I lost more than 6 stones - then my bladder prolapsed

I lost more than 6 stones – then my bladder prolapsed

I am a 54 year old female and weigh 145 lbs.

I have lost 95 pounds in the past 18 months through diet and exercise which has brought me down over 17 stone. I am very proud of myself.

If I had no neighbors, I’d put on panties and dance madly in my backyard, twirling a baton to show how happy my weight loss makes me. I lost weight for myself – mainly to regain my energy as I was continually exhausted at my peak weight.

What I didn’t expect were the side effects of weight loss.

Strange things can occur. For me it was bladder prolapse.

In November 2021, I was taking a brisk walk with my son when I felt a shooting pain in my vagina. I came to a sudden stop, dug my heels into the pavement and collapsed. 20

It took me several seconds to catch my breath. I could see my pain, manifesting as stars, in my closed eyelids. It hasn’t calmed down.

I spent the rest of the slow walk to my car taking my crotch in a continuous, poorly executed dance routine. My son was walking beside me leaning sideways, hovering, and very scared

It was an unusual pain, something I had never felt before. There was a strong pressure around my lips. The whole ride home was uncomfortable. Even before I came home and barricaded myself in my bathroom with a hand mirror, I felt there was some kind of growth in my private parts.

Rosa with her children (Photo: Supplied)

I was in pain, trying to figure out what was going on in my body, and it felt weird looking at my vagina in a mirror. Even though I was a woman in my fifties, I rarely watched it. I was too embarrassed.

My gynecologist saw me soon after I called her office, frantic and in tears about the big pink lump coming out of my vagina. Once she finished her exam, she told me that my bladder had collapsed. This is called bladder prolapse. I had never heard of it before.

My doctor was stunned. She told me that bladder prolapse (POP) is extremely common in middle-aged women after menopause, especially those who have had children.

I found that POP affects one in four women in their 40s and one in three in their 60s – affecting half of all women in their 80s.

My doctor He told me that my uterus was fine, and that before my weight loss, my pelvic floor was not extremely weakened, the usual cause of any prolapse. My years of Monday night Pilates may have helped.

My bladder had just made an unexpected dive. She referred me to Surgery – Anterior Vaginal Prolapse Repair.

I wanted to know why POP happened to me, specifically. Why did my bladder feel the need to put on Speedos and swan dive? And then she said an interesting thing. She said my extreme weight loss most likely contributed to my sudden bladder prolapse.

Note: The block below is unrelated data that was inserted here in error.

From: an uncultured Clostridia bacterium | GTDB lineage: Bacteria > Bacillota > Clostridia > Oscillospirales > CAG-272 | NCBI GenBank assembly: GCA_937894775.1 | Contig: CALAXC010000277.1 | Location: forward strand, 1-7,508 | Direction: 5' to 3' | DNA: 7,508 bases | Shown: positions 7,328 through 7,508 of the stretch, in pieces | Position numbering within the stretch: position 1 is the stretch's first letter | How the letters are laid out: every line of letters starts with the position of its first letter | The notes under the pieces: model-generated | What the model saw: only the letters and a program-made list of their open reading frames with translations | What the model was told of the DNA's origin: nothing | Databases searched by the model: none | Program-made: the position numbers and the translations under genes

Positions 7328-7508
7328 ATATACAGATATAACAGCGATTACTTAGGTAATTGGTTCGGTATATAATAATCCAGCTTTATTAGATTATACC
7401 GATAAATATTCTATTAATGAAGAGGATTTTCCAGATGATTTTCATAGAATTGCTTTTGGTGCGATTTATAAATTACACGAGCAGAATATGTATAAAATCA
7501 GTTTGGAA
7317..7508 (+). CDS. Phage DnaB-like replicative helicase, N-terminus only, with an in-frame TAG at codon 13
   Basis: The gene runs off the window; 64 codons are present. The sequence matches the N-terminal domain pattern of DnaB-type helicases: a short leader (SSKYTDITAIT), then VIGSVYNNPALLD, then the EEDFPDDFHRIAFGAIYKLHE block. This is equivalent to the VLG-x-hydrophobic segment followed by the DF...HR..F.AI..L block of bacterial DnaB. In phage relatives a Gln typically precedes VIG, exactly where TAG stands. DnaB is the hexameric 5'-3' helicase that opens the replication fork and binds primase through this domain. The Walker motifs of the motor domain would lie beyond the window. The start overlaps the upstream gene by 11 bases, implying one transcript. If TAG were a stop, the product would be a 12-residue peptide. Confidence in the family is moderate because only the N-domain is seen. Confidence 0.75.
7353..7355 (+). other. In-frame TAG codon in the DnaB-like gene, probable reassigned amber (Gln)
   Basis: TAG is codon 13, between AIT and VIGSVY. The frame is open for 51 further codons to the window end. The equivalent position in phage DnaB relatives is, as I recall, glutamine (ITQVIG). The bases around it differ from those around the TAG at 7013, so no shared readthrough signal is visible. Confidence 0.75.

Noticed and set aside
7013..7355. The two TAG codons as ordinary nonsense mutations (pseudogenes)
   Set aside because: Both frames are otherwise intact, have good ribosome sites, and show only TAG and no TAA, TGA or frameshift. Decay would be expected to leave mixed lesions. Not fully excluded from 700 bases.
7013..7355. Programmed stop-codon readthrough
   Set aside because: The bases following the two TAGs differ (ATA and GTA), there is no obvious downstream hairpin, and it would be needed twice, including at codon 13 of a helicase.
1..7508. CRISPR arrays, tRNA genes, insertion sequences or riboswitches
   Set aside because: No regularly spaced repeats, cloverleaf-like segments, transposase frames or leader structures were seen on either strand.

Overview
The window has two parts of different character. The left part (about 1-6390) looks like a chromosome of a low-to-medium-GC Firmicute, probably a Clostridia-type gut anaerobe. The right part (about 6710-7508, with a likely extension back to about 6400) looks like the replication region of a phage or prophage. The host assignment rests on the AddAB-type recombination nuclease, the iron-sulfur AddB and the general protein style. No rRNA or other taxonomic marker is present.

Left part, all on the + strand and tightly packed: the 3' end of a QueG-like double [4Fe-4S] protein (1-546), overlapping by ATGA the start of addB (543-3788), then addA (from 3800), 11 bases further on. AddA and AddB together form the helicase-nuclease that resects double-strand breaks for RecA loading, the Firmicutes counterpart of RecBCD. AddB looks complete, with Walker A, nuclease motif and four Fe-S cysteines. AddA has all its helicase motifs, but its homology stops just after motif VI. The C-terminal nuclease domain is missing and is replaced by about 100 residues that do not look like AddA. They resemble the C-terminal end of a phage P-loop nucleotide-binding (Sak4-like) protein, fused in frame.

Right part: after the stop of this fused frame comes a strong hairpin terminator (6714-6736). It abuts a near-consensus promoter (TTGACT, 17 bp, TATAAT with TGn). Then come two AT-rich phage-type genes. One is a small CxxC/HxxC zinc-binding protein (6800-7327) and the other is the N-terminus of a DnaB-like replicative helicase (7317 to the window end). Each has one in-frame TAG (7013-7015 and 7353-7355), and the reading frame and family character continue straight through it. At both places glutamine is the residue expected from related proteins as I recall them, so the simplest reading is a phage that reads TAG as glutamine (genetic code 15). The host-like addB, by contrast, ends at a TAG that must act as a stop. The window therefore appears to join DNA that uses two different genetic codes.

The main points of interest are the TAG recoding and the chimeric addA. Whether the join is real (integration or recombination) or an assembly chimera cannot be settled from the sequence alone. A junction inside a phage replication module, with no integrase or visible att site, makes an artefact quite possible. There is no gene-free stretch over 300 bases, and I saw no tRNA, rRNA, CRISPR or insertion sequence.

Rosa before her weight loss

Rosa before her weight loss (Picture: Supplied)

I was mystified. I thought I lost weight to improve my health because my various doctors all complained about the positive effects of losing weight.

“Lose weight and you will be cured of all your ailments! Life will be perfect!’ they might as well have said. “There are no bad side effects to losing a huge amount of weight. All positive! Your arthritis will decrease. You can become a long-distance marathon runner, after all. You’ll sleep better. Stress less. Your heart will be in better health.

On this last point, my gynecologist beamed: “You are heart healthy,” she told me. She declared that my heart was now “happy”. Real happiness. But now my vagina was angry.

I endured five months with a prolapsed bladder, awaiting surgery. I purchased three pairs of prolapse support briefs from Amazon. The built-in compression bands kept my prolapse hidden. I was able to live my days, with a slight discomfort.

Finally, on March 28, 2022, I had my POP surgery. At 11 a.m., I had an IV inserted into my arm under general anesthesia. I greeted my surgeon. At 11:03 a.m., I was asleep. I woke up groggy and parched, surgery over, at 11:35 a.m.


I felt strange looking in a mirror at my vagina. Even though I was a woman in my fifties, I rarely watched it (Photo: Rosa Nagle)

I was prescribed antibiotics and the first three days of my recovery were horrible. My abdomen was throbbing and I couldn’t sleep. The pain gradually subsided.

six weeks and Four post-op visits with the surgeon later, I was completely healed, pain free, vagina intact and back to my daily routine. I was even able to have normal, satisfying sex with my husband in May.

My suggestion to anyone considering weight loss is to talk to your doctors first. Ask your gynecologist about the condition of your pelvic floor, then communicate with your gynecologist and your general practitioner. I would have liked to do that! I would have used my groin compression underwear before I started dieting, no matter how unsexy they are.

I know it’s hard for women to talk about our vaginas. I was raised to have a “don’t ask, don’t tell” attitude about my vagina. With my strict Catholic upbringing, “don’t look, don’t touch” was the subliminal message. This enrages me. I was conditioned to ignore part of my own body.

My POP experience shows that this conditioning extends to the medical field. Women are not informed about common conditions, such as organ prolapse. We are on a need-to-know basis, and we only learn about prolapse when and if it happens to us.

We are not even told a simple fact that extreme weight loss in our abdomens can loosen our pelvic muscles. My advice is – be bold. Look at your vagina in a mirror every week. Note the changes. There should be no shame associated with any part of our body. Ask and tell.

Alas, my weight loss was worth it. I feel tireless. I have attained the “happy heart”.

Fortunately, my vagina is happy now too.

Do you have a story you would like to share? Contact us by emailing jess.austin@metro.co.uk.

Share your opinions in the comments below.

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